• Skill Level: Beginner - Intermediate Help
    Time Required: Variable

    Air conditioning and heating systems use more energy than anything else in your home. In fact, the U.S. Department of Energy estimates that half of your energy use goes toward heating and cooling your home. Think about it. That's almost half your utility bill!

    The best and easiest way to cut these costs is by sealing and insulating your windows and doors. This page focuses on How to Seal and Insulate Your Windows and, depending on which solution you choose, the project will require either a beginner or intermediate level of do-it-yourself skills. But the main thing you need is a can-do attitude - and a strong desire to cut your energy bill.

    Videos:

    Add to My To Do List

The "How To" Video

If you want to see someone do the project first, take a minute to look at this video from the U.S. Environmental Protection Agency. It gives you a brief overview so that you can visualize it in your mind. The written directions here capture the main instructional elements of the video, and they also include some product suggestions to help you save even more money.

Before You Start

The first thing you should do is walk around your house and find which windows need to be sealed. There are several ways you can do this:

  • If it's a rainy day, check for signs of moisture along the window frame.
  • If it's a windy day, moisten the tips of your fingers, run them along the window frame, and see if you can feel the air coming through.
  • If it's a sunny day, look at those same areas around the edges of the window frame and check to see if there's any daylight coming through.
  • Or take an incense stick, light it, then hold it at various places around the frame, and see if the smoke moves - which indicates a draft.

Your Insulating Options

Once you've counted and measured the windows you plan to seal, the next step is to decide how you want to seal them. There are several ways to do this. The first three options listed below are temporary solutions that are inexpensive, easy to install, and easy to remove. The last two options are more effective and permanent solutions.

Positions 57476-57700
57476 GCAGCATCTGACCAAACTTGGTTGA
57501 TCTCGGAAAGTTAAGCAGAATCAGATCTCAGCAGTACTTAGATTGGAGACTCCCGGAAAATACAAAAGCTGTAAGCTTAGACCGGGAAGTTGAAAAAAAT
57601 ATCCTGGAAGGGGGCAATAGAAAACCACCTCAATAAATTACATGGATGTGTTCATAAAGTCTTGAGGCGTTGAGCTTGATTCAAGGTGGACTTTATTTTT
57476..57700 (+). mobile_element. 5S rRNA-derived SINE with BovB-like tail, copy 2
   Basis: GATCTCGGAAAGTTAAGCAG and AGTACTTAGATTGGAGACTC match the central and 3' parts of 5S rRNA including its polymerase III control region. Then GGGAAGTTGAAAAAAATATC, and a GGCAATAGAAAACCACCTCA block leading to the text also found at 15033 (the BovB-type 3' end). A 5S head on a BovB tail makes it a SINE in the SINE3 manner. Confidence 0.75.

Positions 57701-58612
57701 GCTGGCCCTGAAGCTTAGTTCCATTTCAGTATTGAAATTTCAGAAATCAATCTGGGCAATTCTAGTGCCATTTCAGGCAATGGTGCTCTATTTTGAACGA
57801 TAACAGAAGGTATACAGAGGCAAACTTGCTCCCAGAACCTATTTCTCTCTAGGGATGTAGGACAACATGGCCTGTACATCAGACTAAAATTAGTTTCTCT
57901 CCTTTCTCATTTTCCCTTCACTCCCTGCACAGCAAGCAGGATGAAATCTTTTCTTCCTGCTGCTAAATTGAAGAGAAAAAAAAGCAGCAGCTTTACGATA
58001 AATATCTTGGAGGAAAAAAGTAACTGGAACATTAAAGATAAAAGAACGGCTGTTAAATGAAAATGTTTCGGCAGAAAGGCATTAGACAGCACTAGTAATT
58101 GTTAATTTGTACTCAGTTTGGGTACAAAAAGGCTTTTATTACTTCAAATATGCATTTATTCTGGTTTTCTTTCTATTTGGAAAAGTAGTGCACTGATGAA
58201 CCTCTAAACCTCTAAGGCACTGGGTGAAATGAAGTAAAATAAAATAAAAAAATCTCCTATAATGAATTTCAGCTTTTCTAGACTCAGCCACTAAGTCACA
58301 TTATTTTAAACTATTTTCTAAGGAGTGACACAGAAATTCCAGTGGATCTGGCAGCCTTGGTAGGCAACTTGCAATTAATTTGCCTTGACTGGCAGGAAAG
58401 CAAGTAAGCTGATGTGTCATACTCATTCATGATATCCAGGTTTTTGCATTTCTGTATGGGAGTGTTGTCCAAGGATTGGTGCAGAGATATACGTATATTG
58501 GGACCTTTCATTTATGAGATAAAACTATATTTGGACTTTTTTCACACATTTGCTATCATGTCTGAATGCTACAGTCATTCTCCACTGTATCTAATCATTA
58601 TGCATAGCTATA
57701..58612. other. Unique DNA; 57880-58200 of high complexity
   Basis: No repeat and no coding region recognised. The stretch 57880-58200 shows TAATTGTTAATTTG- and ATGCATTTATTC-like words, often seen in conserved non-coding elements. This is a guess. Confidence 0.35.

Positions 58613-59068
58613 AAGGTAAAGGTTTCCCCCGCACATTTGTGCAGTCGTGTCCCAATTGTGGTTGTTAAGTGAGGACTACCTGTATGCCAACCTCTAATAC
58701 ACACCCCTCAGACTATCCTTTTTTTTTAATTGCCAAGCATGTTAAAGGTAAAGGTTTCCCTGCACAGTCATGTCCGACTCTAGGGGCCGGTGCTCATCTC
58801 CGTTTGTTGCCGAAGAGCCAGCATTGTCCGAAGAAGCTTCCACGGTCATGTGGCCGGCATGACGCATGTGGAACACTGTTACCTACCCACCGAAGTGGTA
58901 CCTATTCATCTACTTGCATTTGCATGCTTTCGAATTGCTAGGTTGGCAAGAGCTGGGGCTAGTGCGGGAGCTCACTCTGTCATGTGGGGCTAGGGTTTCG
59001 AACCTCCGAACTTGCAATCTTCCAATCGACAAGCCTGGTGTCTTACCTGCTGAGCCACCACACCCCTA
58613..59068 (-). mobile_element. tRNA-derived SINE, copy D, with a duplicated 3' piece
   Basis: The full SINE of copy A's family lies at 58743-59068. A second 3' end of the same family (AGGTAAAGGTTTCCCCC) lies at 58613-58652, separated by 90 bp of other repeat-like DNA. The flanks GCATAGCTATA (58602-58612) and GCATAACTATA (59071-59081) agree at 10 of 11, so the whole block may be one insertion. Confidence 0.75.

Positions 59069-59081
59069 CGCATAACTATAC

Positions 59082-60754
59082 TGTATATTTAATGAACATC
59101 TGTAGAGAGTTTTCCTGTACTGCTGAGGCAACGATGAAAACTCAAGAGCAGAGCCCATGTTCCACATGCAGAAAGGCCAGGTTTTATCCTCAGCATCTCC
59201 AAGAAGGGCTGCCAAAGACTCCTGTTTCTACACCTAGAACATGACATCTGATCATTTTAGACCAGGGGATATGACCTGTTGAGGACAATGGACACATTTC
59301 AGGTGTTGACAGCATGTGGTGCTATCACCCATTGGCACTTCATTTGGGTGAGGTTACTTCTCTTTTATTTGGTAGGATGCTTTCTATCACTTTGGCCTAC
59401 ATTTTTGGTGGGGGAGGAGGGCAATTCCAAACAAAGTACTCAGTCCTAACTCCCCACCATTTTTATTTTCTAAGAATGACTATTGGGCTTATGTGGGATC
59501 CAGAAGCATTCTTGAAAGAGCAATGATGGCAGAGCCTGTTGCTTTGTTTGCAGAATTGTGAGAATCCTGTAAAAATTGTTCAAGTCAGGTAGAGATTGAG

• Window Storms
  • Window Panels
  • Rope Caulk
  • High-Performance Sealant
  • Low Expansion Foam

Window Storms

For a quick storm, inexpensive window storms are a short-term solution to reducing drafts. The storm is installed by attaching adhesive white plastic channels around the frame of the window. The clear vinyl is then spread across the face of the window and held in place with a thin plastic strip - called the spline - that locks into the channel. The plastic storm spline and channels can be cut to size with a utility knife, and the clear vinyl can be trimmed with scissors.

Window Panels

Window panels are sturdy aluminum frames that mount on the indoor side of existing windows. The weatherstripping around the perimeter of the frame seals the window, eliminating drafts and creating a thermal barrier. The frame has two separate surfaces of clear, flexible glazing material with a 7/16" pocket of air between them. When the panels are in place, a second air pocket is created between the energy panel and your existing window. They're easy to construct and all hardware is included in the kit.

Rope Caulk

If you're looking for a longer-term temporary solution that can be easily installed and easily removed, you might want to consider rope caulk. This is essentially putty in a roll, so all you have to do is put it into place with your fingers. You can also remove it with your fingers whenever you want! This makes it perfect for seasonal needs, or if you're renting an apartment and can't make permanent changes.

High-Performance Sealant

High-performance sealants are a more permanent and effective sealing solution for gaps and cracks around windows and doors. When cured, the sealant is resistant to mold and mildew and can be painted. Besides windows and door frames, it can be used to seal around sill plates, electrical and plumbing penetrations, and other areas where water and air can get in. It also works well on vinyl, aluminum and fiber cement siding, brick, concrete, metal, and most common building materials.

Low Expansion Foam

Low expansion foam is another more permanent and effective sealing solution for gaps and cracks around windows and doors. The main difference with high-performance sealant is that, since the role of low expansion foam is air sealing and not insulation, more is not always better. Just a bead of foam, enough to close the gap and stop air movement, will generally be sufficient.

Reminder

Remember, according to statistics, almost half of your utility bill goes toward heating and cooling your home. So whichever sealing and insulating product you choose, whether it's a temporary solution or a more permanent one, you're taking a major step toward saving energy and saving money. So make a commitment to yourself, check over the options above, and start today!